“I don't think it's going to be as big of a deal,” he said.

Mr. Rummage estimated that only about one in 10 advisers who are considering moving are worried about it.

Most advisers should be able to handle the conversations with clients if the rule ended up being implemented, according to Andrew Parish, founder of AdvisorHub Inc.

“It's going to be a Y2K event,” Mr. Parish said. “Everybody will make a lot of noise about it. But the reality is that if you have good relationships with clients, there's probably a good portion that will be impressed you're making a move.”

“[Managers and recruiters] are definitely using it,” he added. “But do I think that it is a tactic that has much impact? No.”

Finra spokeswoman Michelle Ong did not respond to a request for comment.

0
Comments

What do you think?

View comments

Recommended for you

Sponsored financial news

Advisers on the Move

Does your pay stack up?

The Adviser Research Dashboard

Based on data collected through InvestmentNews' annual adviser research studies, this interactive, customizable tool allows you to view detailed data on compensation, staffing and financial performance practices from across the industry.

Learn more »

Upcoming Event

May 02

Conference

Women Adviser Summit

The InvestmentNews Women Adviser Summit, a one-day workshop now held in four cities due to popular demand, is uniquely designed for the sophisticated female adviser who wants to take her personal and professional self to the next level.... Learn more

Featured video

Events

What's the first thing advisers should do when they get home from a conference?

After attending a financial services conference, advisers can be overwhelmed by options, choices and tools. What's the first thing they should do when they get back to their office?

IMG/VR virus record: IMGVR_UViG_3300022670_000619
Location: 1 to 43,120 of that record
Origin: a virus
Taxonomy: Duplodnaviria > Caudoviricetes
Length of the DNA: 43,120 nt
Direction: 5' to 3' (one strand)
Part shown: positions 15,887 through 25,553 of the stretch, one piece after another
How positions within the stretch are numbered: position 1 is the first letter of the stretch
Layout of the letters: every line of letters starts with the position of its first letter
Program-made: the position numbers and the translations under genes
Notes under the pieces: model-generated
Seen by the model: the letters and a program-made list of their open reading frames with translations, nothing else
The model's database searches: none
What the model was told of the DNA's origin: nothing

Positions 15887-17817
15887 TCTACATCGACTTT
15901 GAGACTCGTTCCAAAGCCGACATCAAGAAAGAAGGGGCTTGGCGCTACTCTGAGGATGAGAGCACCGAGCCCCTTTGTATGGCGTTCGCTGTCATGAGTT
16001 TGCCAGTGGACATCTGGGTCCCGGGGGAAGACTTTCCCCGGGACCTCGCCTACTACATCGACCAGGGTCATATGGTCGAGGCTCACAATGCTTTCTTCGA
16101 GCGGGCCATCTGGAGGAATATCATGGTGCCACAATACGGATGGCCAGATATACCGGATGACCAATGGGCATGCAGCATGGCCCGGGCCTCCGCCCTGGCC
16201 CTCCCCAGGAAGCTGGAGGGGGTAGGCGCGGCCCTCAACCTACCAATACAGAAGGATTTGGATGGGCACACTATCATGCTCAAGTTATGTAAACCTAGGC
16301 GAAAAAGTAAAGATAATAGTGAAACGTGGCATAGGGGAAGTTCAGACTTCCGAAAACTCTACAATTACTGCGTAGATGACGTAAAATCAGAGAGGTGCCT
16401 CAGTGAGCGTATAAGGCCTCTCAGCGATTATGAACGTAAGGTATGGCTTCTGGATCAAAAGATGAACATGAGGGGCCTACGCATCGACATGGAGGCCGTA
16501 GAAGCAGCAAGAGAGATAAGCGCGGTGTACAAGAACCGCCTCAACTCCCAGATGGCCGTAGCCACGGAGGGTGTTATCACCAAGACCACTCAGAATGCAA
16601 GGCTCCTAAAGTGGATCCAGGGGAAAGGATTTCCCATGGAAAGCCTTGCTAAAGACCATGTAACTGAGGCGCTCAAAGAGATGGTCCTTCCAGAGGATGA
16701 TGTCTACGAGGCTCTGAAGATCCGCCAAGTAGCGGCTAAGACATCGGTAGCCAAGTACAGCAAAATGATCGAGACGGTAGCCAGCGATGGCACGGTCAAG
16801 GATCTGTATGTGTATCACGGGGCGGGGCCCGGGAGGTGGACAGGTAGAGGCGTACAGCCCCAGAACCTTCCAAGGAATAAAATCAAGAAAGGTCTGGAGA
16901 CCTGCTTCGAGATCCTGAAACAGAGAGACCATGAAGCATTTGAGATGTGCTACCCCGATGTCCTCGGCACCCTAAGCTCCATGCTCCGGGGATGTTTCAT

Latest news & opinion

8 apps advisers love for getting stuff done

Smartphone apps that advisers are using in 2018 to run their business more efficiently.

Galvin's DOL fiduciary rule enforcement triggers industry plea for court decision

Plaintiffs warned the Fifth Circuit that Massachusetts' move against Scottrade signaled that the partially implemented regulation can raise costs for financial firms.

Social Security underpaid 82% of dually entitled widows and widowers

Agency failed to tell survivors that they could switch to a higher retirement benefit later.

Is Fidelity competing with retirement plan advisers?

As the Boston-based mutual fund giant expands the products and services it brings to the retirement market, some financial advisers say the firm is encroaching on their turf.

Gun violence hits investment strategies, sparks political debates with advisers

Screening out weapons companies has limited downside.

X

Hi! Glad you're here and we hope you like all the great work we do here at InvestmentNews. But what we do is expensive and is funded in part by our sponsors. So won't you show our sponsors a little love by whitelisting investmentnews.com? It'll help us continue to serve you.

Yes, show me how to whitelist investmentnews.com

Ad blocker detected. Please whitelist us or give premium a try.

X

Subscribe and Save 60%

Premium Access
Print + Digital

Learn more
Subscribe to Print